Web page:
Last week, I wrote about dying to self and how this many-layered theological concept became personal to me during a stressful time of my life. Now, I explain how an unexpected epiphany brought hope and freedom to my dry heart—and just might do the same for you.
I continued thinking about dying to self as the months went by. We even started talking about it as a family. We called it “DTS-ing” for short, referring to unselfish acts like choosing the smaller cookie or letting someone else go first—intentional efforts to put others ahead of our own desires, even for the little things.
During that time, I was transitioning into a different season of life, physically. There was a lot of personal and family change. There were some unmet expectations. Things that I had always counted on seemed altered, and I sometimes struggled to distinguish perception from reality.
Summer came, and it was hot. I had an infection that required antibiotics, and the medication caused bona-fide insomnia. I’m sure all of that played into my mental state at the time.
I lay on my bed one day, half praying, half processing.
I know I’m supposed to die to myself so that others can live, I thought, but what about me? Do I have to die to myself so others can live even if it seems like nobody is doing that for me? Or at least not doing it in the way that I hoped to see it done that day?
I want to stress that people have died to self for me throughout my life and were continuing to do it even then. Randy, especially, was making significant sacrifices to provide for our family during those rough economic times.
Unfortunately, the changes in my body and mind were playing some serious tricks on me. In the midst of such transition, it’s sometimes easy to lose sight of what’s real. Although praying Psalm 43:3—that God would send His light and His truth so they could lead me—helped, I still struggled.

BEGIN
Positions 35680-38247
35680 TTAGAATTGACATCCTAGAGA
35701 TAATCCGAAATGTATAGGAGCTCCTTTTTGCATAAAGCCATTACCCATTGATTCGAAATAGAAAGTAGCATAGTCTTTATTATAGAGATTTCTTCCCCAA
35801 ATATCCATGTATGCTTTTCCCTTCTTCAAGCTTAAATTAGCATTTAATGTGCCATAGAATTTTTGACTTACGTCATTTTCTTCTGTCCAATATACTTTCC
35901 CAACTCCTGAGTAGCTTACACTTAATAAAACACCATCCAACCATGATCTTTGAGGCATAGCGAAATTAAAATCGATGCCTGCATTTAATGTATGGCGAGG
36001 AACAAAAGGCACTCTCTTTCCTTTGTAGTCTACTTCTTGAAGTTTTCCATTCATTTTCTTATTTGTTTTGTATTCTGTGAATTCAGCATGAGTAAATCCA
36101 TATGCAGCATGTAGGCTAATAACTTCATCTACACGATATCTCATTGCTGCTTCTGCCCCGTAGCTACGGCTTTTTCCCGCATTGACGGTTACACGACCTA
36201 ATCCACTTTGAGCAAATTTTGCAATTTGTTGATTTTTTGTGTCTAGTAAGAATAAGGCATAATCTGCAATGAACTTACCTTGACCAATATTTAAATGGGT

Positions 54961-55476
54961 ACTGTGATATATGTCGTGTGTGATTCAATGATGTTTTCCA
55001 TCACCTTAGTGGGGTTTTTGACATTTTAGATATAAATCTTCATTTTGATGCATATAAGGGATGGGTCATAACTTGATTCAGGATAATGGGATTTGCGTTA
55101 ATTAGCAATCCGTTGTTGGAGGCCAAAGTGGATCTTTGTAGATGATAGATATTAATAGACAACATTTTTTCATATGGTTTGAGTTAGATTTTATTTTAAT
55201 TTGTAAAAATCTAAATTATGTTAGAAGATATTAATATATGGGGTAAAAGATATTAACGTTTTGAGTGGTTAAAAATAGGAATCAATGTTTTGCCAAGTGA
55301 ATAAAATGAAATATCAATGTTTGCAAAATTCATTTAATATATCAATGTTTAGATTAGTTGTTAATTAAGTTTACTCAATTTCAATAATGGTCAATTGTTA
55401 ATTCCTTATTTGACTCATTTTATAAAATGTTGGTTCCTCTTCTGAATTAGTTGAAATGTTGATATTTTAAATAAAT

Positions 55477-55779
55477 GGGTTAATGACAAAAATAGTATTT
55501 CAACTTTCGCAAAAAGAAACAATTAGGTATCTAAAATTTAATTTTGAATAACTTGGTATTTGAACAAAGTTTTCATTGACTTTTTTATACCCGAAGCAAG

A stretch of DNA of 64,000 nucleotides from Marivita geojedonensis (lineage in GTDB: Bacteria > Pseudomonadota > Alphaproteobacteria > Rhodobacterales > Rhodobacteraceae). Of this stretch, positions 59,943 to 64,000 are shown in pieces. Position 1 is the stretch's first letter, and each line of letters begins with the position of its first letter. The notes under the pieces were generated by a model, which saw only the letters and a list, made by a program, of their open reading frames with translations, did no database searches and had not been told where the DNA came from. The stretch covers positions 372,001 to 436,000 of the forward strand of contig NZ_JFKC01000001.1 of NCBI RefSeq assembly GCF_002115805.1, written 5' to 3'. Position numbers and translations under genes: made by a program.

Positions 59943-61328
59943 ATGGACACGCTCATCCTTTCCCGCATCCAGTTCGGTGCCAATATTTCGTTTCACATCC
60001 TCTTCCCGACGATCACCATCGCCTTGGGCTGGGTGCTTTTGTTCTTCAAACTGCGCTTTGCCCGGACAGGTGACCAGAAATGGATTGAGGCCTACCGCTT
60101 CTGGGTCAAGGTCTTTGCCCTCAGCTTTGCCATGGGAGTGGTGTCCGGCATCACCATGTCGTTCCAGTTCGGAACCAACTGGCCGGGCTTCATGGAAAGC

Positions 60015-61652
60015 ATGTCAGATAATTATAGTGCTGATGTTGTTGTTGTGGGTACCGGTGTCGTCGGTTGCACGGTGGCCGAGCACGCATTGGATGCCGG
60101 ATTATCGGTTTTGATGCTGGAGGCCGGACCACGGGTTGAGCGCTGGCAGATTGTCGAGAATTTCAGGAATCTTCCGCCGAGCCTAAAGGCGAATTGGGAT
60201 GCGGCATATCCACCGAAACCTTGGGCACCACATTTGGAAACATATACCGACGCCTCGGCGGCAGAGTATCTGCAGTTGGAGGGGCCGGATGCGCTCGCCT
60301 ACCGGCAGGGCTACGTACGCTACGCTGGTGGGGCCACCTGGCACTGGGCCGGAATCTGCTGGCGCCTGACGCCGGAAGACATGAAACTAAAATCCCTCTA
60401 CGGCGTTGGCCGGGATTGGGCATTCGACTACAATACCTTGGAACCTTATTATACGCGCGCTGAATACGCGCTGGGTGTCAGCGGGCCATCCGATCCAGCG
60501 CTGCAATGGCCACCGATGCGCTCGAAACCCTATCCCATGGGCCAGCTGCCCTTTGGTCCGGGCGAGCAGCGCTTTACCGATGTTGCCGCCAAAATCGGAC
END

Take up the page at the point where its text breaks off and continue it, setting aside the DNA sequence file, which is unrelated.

But back to my question: Do I have to die to myself so that others can live even if I think nobody is doing that for me?
I knew the answer, and I didn’t like it.
Then I had a little epiphany.
There I was, having a little pity party because I felt like no one was dying to him- or herself so that I could experience life, when the Holy Spirit whispered to my heart:
“Somebody DID die so you could have life.”
Suddenly, everything I had ever learned about the gospel coalesced into crystal-clear form.
Jesus died so that I could live. And because He died so that I could live, I can die to myself so that others can have life.
He did it all for me. Everything.
Because of His grace, I’m wholly accepted, wholly clean, wholly loved. I belong in His family, forever.
And because of that, I’m free.
Free to give, expecting nothing in return. Free to love even when I don’t feel love back. Free to release others from the burden of meeting needs only God can meet. Free to share my story even if might embarrass me a little bit. Free to invest my life and words into others without fearing rejection or needing affirmation.
Why it took more than three decades to figure this out, I don’t know.
Truth be told, I’m still trying to figure it out.
But that day, something shifted inside my heart. In ways that I find hard to describe, what Jesus did for me—for each one of us—seemed more real, more relevant to my daily life.
He did it all.
And He is enough.
P.S. Linking up this week with Kelly Balarie at Purposeful Faith, Jennifer Dukes Lee at #TellHisStory, Lyli Dunbar at #ThoughtProvokingThursday, Holley Gerth at Coffee for Your Heart, Missional Women and Grace & Truth.